Journal Article
Eighteenth-Century Life (2021) 45 (1): 114–120.
Published: 01 January 2021
...; and the place of accidents in mentali- ties. This book makes valuable contributions on a wide range of topics, includ- ing medicine, crime, providentialism, suicide, occupational health, urban life, cheap print, and much more. As that list and the book s focus will suggest, this is grim history. A com- pact...
Journal Article
Eighteenth-Century Life (2008) 32 (3): 23–179.
Published: 01 September 2008
... by which ye Vaudois whom he had expell’d in 86, forc’d back into their country.5 The King of Spain was never so considerable nor never made so much noise as att present; every body for different reasons concern themselves in his health: and his death whenever it happens will make him talk’d of which...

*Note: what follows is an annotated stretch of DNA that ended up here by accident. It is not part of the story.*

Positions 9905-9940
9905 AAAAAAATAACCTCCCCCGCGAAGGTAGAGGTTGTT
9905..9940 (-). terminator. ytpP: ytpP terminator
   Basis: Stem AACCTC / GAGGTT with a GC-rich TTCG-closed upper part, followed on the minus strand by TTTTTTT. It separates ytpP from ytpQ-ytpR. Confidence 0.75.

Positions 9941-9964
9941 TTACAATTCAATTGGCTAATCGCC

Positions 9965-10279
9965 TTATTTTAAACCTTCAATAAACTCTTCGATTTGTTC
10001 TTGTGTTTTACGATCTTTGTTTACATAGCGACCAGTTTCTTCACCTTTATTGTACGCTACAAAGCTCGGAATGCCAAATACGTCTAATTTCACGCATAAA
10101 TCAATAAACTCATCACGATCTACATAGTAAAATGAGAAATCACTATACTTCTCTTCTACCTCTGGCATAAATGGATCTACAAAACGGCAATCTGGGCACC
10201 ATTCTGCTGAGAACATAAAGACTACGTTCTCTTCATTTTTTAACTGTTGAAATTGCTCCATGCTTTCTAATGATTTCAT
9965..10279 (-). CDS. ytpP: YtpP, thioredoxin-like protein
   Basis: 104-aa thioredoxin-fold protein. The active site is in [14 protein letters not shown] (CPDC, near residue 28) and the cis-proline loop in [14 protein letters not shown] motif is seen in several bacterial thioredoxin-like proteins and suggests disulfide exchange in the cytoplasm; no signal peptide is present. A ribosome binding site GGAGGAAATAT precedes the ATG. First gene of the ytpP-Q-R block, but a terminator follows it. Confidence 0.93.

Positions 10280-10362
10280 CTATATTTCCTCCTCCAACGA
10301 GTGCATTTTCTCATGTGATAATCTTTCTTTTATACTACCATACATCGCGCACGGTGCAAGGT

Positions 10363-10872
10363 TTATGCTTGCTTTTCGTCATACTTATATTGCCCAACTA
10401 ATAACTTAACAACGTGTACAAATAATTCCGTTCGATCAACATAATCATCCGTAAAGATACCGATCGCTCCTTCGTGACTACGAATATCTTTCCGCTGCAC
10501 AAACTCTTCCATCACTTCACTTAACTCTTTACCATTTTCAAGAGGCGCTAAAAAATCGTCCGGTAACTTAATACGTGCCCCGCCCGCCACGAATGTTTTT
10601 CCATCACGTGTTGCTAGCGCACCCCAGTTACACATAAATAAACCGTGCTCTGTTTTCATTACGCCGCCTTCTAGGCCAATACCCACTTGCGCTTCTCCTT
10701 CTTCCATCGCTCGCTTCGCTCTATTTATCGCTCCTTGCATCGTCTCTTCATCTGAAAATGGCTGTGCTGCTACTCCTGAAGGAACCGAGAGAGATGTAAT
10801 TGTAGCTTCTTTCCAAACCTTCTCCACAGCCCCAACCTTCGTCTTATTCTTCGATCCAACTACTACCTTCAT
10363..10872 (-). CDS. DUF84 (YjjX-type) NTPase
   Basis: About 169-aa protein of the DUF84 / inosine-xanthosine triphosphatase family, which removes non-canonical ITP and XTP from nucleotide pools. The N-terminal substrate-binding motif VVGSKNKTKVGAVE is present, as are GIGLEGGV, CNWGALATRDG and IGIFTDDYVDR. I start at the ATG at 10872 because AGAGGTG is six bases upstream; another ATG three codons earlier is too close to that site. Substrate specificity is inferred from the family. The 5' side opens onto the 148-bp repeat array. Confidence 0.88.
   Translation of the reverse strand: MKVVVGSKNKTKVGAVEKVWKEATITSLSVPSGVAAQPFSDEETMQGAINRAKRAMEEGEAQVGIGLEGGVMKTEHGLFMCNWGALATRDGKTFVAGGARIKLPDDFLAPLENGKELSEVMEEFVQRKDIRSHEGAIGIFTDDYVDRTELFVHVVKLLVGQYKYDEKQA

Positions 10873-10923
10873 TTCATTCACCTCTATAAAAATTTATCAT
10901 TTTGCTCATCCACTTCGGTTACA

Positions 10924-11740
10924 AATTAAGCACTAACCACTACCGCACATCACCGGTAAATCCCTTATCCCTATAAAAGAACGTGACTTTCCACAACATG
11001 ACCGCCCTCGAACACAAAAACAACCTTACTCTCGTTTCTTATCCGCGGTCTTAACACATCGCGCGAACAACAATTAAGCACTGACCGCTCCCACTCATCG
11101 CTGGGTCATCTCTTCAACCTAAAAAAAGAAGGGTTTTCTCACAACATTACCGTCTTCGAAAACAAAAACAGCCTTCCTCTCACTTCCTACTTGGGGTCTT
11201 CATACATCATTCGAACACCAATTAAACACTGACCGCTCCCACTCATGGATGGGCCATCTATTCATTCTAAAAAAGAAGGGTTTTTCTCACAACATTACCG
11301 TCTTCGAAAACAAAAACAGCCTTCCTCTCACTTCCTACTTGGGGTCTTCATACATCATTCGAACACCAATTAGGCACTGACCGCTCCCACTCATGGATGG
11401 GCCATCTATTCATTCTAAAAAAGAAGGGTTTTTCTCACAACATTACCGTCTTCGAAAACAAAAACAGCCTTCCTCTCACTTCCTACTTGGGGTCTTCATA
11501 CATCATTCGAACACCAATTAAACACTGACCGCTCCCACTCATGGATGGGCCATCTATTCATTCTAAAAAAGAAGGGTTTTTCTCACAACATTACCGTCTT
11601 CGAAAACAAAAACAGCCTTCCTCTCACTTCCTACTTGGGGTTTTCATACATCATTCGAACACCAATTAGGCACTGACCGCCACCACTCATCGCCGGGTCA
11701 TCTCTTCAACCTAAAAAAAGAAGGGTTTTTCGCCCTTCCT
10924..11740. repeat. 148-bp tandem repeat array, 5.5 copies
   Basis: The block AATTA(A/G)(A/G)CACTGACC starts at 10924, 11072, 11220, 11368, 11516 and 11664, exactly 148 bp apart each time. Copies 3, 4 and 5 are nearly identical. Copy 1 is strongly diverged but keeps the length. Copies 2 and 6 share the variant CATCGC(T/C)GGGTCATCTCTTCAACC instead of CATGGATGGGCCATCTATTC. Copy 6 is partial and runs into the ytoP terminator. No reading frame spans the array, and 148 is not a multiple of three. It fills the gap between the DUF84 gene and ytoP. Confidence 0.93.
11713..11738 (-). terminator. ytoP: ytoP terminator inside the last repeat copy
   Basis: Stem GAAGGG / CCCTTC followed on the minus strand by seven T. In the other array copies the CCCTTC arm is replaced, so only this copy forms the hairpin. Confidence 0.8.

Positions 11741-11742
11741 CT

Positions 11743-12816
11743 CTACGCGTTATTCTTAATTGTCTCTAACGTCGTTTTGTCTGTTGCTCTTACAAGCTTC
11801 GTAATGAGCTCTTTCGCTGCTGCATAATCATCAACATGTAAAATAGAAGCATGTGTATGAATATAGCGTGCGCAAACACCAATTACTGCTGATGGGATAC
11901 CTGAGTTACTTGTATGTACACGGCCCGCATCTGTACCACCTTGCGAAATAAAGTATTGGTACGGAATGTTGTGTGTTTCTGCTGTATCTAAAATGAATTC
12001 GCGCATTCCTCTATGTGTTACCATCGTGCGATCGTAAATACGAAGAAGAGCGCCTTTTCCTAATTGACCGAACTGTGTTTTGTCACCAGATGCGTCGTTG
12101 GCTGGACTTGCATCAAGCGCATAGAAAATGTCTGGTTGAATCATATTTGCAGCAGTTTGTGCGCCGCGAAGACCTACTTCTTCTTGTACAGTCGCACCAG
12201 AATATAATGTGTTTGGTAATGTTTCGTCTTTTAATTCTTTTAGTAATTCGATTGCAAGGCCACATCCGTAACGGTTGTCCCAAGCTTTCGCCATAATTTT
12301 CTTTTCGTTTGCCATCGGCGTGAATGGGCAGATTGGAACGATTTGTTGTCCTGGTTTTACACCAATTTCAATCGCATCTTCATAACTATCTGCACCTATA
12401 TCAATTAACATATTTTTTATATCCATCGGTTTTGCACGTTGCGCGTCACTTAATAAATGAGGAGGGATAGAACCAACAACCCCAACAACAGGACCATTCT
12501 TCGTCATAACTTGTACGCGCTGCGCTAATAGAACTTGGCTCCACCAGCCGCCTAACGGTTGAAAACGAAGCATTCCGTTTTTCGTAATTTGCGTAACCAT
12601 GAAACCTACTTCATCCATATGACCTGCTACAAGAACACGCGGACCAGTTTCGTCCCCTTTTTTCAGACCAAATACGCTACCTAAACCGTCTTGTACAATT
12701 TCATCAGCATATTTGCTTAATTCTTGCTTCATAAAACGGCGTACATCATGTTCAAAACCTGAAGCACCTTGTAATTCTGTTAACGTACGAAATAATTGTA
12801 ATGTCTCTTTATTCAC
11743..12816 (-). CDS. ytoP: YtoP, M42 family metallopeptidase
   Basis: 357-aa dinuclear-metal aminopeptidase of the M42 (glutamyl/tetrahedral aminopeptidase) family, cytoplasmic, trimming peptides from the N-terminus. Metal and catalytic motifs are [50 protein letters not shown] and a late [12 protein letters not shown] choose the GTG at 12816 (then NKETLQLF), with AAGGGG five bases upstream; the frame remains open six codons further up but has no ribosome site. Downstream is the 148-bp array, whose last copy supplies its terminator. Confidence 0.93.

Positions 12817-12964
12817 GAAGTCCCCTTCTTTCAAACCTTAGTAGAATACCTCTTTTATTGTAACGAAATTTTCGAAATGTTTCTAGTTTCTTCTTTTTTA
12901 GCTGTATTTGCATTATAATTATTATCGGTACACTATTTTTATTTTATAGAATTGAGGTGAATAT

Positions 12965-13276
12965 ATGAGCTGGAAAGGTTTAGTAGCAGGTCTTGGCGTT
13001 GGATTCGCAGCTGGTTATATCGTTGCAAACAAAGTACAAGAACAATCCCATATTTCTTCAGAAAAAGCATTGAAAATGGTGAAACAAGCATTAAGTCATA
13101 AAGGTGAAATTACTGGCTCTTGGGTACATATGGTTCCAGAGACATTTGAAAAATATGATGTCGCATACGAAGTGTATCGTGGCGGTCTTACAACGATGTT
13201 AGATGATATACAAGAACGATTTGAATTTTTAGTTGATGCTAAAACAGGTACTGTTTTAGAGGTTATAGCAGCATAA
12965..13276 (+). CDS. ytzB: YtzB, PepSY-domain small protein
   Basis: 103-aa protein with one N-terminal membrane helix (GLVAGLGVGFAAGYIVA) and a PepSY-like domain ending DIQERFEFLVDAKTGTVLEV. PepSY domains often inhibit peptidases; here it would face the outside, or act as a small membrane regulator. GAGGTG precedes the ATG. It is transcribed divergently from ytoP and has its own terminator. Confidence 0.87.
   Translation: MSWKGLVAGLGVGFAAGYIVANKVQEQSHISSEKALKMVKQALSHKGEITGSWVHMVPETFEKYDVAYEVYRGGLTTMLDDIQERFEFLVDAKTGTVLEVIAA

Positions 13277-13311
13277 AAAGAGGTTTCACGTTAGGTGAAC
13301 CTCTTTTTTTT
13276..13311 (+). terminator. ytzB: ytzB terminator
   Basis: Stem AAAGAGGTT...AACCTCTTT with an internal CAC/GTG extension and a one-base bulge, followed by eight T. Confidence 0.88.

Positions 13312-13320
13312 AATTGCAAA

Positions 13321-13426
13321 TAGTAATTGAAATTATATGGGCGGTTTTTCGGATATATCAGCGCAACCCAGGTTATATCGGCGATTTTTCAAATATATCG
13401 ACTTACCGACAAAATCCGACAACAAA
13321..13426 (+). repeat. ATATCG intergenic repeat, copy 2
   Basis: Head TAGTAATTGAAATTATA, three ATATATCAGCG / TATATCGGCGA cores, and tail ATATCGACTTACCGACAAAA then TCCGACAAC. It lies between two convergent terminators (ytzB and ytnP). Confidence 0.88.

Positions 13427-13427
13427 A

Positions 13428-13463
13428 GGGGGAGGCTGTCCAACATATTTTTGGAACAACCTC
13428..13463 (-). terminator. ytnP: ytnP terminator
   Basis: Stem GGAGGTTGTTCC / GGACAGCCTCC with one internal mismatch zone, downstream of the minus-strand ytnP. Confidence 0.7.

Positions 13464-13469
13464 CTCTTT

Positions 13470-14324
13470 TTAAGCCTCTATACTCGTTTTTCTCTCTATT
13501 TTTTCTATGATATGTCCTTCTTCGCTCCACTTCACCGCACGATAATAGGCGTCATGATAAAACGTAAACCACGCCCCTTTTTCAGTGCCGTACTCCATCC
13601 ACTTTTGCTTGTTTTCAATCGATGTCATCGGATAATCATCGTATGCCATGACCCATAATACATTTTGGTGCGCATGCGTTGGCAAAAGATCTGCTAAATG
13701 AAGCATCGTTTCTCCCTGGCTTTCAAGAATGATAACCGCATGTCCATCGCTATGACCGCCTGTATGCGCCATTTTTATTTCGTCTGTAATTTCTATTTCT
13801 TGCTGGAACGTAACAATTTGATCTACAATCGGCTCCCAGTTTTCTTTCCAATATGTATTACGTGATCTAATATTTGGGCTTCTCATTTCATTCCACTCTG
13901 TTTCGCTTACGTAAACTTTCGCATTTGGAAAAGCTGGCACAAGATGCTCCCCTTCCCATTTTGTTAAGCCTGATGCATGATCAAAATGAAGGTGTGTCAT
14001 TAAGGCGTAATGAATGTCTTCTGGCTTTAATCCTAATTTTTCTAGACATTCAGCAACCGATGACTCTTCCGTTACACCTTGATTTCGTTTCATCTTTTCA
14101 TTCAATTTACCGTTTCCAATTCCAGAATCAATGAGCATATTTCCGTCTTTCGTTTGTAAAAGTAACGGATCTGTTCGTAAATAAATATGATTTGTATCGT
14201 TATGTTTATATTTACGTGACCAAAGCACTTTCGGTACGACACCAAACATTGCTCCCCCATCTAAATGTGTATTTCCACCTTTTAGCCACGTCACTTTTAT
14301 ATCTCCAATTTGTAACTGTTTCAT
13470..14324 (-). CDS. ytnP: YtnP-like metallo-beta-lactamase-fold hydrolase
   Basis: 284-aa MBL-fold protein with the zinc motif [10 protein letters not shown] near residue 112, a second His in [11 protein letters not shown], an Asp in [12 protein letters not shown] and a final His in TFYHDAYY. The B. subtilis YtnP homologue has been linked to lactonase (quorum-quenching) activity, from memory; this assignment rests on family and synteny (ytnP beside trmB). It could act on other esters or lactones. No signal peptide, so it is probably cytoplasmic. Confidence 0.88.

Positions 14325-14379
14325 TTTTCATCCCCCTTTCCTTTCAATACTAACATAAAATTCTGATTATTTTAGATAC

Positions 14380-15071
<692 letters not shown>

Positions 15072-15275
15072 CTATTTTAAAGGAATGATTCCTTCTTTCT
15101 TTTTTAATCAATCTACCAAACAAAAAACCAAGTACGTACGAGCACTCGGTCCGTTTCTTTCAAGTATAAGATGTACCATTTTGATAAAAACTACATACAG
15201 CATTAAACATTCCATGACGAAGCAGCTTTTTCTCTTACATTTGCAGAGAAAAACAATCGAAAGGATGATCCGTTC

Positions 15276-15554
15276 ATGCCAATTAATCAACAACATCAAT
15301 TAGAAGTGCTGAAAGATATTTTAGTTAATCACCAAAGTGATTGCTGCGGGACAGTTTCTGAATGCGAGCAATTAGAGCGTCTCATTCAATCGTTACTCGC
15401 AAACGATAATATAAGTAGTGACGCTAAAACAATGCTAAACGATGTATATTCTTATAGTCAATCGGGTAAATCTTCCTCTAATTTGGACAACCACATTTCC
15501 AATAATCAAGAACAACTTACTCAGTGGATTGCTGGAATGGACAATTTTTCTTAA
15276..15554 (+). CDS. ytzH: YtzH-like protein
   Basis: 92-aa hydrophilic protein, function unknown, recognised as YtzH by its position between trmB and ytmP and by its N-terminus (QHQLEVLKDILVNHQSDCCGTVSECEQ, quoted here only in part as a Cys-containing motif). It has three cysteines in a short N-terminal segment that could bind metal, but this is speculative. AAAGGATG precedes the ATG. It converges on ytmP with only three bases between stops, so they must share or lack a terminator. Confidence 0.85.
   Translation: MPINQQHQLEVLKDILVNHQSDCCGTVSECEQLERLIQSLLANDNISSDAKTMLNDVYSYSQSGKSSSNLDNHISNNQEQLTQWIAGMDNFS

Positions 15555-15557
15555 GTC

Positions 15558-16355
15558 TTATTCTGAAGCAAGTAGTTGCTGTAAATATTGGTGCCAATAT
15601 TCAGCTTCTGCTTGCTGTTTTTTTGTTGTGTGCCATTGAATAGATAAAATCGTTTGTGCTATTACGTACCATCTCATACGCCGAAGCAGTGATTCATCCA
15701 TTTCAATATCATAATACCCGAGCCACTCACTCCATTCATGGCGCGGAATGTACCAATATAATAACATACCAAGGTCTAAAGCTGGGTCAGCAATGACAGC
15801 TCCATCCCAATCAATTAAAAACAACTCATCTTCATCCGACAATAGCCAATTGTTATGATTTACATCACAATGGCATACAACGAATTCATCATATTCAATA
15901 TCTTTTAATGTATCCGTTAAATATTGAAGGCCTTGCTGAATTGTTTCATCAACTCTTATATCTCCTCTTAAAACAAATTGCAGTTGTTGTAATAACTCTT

Journal Article
Eighteenth-Century Life (2006) 30 (2): 1–31.
Published: 01 April 2006
... benevolent pic- ture of prison oversight by the magistrates, but we do not know how eff ec- tive the interventions of the justices were. We should not accept their reso- lutions as evidence that they really solved the problems complained of. It is likely that the justices tried to preserve the health...
Journal Article
Eighteenth-Century Life (2001) 25 (1): 17–28.
Published: 01 January 2001
... suggesting that eighteenth-century conduct books aim “at making socially desirable behaviour automatic, a matter of self-control, causing it to appear in the consciousness of the individual as the result of his own free will, and in the interests of his own health...
Journal Article
Eighteenth-Century Life (2003) 27 (1): 107–129.
Published: 01 January 2003
... Green Sage and Wild Thyme.—These were sure decreed As plants of Britain to regale her sons With native moisture, more refreshing sweet, And more profuse of health and vigor’s balm, Than all the stems that India can boast. (p. 176...